- A second home in Hamden
- Men’s ice hockey takes 3-2 win over UMass despite power-play woes
- No. 3/3 Quinnipiac women’s hockey loses 4-1 to No. 6/7 Boston College
- Women’s ice hockey prepares for weekend against No. 6 Boston College
- Men’s ice hockey dominates UConn 5-2
- Bobcats hold off Siena to maintain the top spot in the MAAC
- A perfect pair
- Student Media teams up against domestic violence
- The Clery Act
- University set to release new website
Performers from Dancing Wheels go beyond their disabilities
Have you wondered how disabled individuals physically express themselves if they are confined to a wheelchair? On Friday, February 23, Dancing Wheels performed their routines relaying an important message – allow the same opportunities to everyone, handicapped or not.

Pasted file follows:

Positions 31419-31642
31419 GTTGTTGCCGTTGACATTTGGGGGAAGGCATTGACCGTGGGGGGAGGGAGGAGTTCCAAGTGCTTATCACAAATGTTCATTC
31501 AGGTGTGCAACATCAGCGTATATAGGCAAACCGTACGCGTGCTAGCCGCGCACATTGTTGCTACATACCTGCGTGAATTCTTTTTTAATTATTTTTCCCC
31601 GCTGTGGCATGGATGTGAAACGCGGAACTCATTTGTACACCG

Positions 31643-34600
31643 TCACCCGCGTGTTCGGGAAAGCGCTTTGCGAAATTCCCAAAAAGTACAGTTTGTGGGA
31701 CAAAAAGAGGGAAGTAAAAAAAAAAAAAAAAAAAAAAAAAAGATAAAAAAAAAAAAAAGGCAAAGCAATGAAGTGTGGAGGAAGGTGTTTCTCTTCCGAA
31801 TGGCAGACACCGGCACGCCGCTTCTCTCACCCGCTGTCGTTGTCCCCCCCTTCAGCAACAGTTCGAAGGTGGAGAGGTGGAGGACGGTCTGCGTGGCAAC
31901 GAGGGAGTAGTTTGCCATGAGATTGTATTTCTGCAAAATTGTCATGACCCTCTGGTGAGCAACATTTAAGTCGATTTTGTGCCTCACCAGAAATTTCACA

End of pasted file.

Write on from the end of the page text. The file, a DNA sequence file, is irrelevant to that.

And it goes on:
This lecture/performance, sponsored by SOTA, was outstanding! After the first routine, the dancers explained their techniques. While training, the sit-down dancers attempt to imitate with a wheelchair the move of the stand-up dancer. For example, if the stand-up dancer spins in the air, the sit-down dancer spins in the wheelchair.
These dancers go through intense training prior to performing. Dancing Wheels had various types of impaired dancers. Blind dancers learn through the feel of movement, while deaf performers feel the vibration of music on a special floor.
Regardless of the handicap, Dancing Wheels provides many individuals with an opportunity to express themselves.